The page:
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A new kind of magnet for the LHC
Earlier this year members of Lawrence Berkeley National Laboratory's Accelerator and Fusion Research Division (AFRD) and their Brookhaven National Laboratory and Fermi National Accelerator Laboratory collaborators within DOE successfully tested a model superconducting magnet dubbed LRS01 at Brookhaven. The new magnet design is planned for the interaction regions of the Large Hadron Collider at CERN when the LHC is upgraded some years hence. Inside its long supporting structure, LRS01 uses niobium-tin "racetrack" windings instead of the niobium-titanium windings found in today's accelerator magnets (LRS stands for Long Racetrack Shell).
At 3.6 meters LRS01 is the first niobium-tin model of its kind significantly longer than one meter in length, approaching the length of the real magnets that will be needed for the LHC upgrade. Superconducting magnets must be trained to reach their optimum field strengths through repeated deliberate quenchings, or losses of superconductivity.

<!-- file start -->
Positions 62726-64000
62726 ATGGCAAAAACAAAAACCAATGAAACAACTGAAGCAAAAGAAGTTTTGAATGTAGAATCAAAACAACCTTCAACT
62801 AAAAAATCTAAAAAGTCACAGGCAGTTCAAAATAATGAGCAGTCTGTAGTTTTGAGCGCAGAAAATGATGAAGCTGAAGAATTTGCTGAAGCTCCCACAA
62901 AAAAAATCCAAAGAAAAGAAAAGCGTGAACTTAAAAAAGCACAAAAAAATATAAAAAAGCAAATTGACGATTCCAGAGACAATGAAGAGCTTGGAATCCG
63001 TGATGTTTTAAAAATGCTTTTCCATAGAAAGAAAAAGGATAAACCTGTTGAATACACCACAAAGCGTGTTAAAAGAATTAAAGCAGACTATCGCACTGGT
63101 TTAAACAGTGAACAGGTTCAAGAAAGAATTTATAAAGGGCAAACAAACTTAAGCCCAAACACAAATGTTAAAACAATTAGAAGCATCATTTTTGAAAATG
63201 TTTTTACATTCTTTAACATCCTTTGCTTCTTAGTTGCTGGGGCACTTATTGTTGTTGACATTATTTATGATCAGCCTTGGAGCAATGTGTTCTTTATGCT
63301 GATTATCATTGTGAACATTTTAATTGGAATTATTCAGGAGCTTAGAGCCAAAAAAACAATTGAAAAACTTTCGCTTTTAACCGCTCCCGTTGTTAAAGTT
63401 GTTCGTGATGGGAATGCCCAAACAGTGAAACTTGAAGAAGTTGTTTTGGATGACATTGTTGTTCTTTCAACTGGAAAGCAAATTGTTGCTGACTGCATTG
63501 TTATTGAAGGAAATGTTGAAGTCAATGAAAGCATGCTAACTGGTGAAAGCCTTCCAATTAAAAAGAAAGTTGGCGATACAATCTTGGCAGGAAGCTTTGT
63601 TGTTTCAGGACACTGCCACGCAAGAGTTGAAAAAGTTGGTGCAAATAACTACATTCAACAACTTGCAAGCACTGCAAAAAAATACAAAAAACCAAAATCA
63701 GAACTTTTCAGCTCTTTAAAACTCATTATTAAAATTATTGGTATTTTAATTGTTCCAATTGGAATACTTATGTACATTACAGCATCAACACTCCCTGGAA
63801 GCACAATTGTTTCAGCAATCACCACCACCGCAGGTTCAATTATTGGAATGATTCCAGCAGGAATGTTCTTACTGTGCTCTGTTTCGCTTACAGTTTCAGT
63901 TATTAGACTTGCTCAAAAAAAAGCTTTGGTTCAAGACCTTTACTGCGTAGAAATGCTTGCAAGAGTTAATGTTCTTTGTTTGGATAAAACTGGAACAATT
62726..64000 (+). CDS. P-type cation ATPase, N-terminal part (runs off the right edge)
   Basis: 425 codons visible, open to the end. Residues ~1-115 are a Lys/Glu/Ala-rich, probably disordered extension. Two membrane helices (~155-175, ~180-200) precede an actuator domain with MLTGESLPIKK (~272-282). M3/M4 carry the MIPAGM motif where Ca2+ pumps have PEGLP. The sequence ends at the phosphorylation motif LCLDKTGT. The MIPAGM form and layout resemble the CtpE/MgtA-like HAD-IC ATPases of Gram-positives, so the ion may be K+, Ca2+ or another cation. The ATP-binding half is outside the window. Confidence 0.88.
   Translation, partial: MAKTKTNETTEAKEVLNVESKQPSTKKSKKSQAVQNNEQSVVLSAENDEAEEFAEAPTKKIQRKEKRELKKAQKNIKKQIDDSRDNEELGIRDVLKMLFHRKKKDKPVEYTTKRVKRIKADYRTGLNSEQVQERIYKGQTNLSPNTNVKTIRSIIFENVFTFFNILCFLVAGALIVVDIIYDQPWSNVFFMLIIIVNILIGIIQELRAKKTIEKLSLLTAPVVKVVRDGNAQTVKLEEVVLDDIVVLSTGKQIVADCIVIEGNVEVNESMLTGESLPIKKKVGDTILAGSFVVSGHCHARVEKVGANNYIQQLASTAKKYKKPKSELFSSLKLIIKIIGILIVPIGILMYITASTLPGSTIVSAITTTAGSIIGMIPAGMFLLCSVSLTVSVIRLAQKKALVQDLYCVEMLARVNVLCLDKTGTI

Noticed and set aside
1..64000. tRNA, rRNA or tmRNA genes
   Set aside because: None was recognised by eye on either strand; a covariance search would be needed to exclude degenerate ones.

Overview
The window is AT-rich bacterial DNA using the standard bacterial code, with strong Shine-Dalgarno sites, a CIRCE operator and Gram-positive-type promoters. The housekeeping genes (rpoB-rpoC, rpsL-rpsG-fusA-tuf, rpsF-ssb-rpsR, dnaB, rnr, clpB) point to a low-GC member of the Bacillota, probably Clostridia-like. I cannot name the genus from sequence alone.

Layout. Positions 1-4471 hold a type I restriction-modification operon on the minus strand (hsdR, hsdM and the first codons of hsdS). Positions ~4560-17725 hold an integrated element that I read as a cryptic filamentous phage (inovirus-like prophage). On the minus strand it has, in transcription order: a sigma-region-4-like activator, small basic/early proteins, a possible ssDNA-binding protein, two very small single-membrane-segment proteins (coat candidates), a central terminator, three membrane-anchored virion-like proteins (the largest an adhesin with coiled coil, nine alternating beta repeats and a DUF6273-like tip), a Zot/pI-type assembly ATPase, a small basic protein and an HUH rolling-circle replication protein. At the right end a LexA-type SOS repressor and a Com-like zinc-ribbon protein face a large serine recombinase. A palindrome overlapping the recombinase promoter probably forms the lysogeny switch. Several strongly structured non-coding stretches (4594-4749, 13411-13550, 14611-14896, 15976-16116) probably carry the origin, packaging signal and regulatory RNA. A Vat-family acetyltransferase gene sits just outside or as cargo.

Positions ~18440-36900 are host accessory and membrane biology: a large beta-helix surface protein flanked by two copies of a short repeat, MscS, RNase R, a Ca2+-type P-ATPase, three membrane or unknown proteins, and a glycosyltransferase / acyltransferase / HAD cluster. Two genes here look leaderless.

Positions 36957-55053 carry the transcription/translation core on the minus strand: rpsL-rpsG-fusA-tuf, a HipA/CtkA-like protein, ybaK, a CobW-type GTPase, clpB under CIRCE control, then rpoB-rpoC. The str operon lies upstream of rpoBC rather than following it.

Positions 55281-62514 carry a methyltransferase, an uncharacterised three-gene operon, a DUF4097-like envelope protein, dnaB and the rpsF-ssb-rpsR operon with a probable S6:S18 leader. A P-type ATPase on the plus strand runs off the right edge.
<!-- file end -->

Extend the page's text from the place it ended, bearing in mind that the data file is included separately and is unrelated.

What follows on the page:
During the test, the training of LRS01 started above 80 percent of the magnet's estimated maximum current density, and after only five quenchings the current had reached 91 percent of its target. This corresponds to a peak magnetic field of 11 tesla, surpassing the 10-tesla limitation of accelerator-type coils based on niobium-titanium technology.
These and other results are evidence, says Berkeley Lab's Paolo Ferracin, that "the LRS01 magnet is providing key information for the fabrication of long niobium-tin coils and the optimization of shell-based support structures." LRS01's racetrack coils were fabricated at Brookhaven and the supporting shell structure was designed and built by the 18-member Superconducting Magnet Group in Berkeley Lab's AFRD.Ferracin, who led the AFRD effort, emphasizes "the successful partnership between the labs" and calls the tests "a major milestone in the development of superconducting magnets for the Large Hadron Collider's Interaction Regions, beyond the current design." Berkeley Lab, Brookhaven, and Fermilab are partners in the U.S. LHC Accelerator Research Program.
Submitted by DOE's
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